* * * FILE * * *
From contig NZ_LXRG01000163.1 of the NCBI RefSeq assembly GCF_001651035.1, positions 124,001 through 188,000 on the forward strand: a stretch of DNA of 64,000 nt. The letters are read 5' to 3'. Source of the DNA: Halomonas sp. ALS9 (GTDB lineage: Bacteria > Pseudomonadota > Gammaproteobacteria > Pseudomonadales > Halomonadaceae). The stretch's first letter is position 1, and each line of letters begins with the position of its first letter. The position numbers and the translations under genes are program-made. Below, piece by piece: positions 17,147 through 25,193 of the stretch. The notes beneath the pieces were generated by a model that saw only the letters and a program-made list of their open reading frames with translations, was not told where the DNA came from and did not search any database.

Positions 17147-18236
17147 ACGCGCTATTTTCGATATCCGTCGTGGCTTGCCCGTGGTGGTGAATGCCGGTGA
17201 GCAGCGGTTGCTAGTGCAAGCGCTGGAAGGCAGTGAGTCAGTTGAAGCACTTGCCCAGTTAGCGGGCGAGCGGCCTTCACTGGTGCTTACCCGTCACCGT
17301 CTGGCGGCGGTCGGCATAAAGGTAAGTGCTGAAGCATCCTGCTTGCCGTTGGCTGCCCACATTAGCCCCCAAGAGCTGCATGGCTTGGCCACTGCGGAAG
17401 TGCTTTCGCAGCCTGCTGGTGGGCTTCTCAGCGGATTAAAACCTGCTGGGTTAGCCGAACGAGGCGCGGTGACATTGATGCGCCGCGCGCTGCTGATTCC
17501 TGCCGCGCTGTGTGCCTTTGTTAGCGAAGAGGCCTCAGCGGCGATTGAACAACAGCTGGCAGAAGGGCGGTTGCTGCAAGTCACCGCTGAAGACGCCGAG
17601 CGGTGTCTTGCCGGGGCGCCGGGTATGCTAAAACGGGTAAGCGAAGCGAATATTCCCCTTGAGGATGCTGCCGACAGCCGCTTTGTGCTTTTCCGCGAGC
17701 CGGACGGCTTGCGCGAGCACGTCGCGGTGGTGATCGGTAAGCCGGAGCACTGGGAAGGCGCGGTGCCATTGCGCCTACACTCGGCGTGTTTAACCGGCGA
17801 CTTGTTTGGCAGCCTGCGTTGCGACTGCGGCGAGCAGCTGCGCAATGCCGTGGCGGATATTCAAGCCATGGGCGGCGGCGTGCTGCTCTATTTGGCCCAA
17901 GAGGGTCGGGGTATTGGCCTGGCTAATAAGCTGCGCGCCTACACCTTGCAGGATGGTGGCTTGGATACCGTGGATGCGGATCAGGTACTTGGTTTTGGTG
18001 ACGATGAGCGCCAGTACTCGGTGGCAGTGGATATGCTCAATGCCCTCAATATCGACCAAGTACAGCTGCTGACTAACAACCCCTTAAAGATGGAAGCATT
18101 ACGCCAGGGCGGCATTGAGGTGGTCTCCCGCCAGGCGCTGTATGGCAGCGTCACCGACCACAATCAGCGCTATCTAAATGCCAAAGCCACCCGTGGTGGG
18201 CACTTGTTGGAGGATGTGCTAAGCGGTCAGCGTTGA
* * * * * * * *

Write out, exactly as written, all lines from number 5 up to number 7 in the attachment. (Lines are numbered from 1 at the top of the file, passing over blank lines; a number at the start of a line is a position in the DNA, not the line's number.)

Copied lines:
17301 CTGGCGGCGGTCGGCATAAAGGTAAGTGCTGAAGCATCCTGCTTGCCGTTGGCTGCCCACATTAGCCCCCAAGAGCTGCATGGCTTGGCCACTGCGGAAG
17401 TGCTTTCGCAGCCTGCTGGTGGGCTTCTCAGCGGATTAAAACCTGCTGGGTTAGCCGAACGAGGCGCGGTGACATTGATGCGCCGCGCGCTGCTGATTCC
17501 TGCCGCGCTGTGTGCCTTTGTTAGCGAAGAGGCCTCAGCGGCGATTGAACAACAGCTGGCAGAAGGGCGGTTGCTGCAAGTCACCGCTGAAGACGCCGAG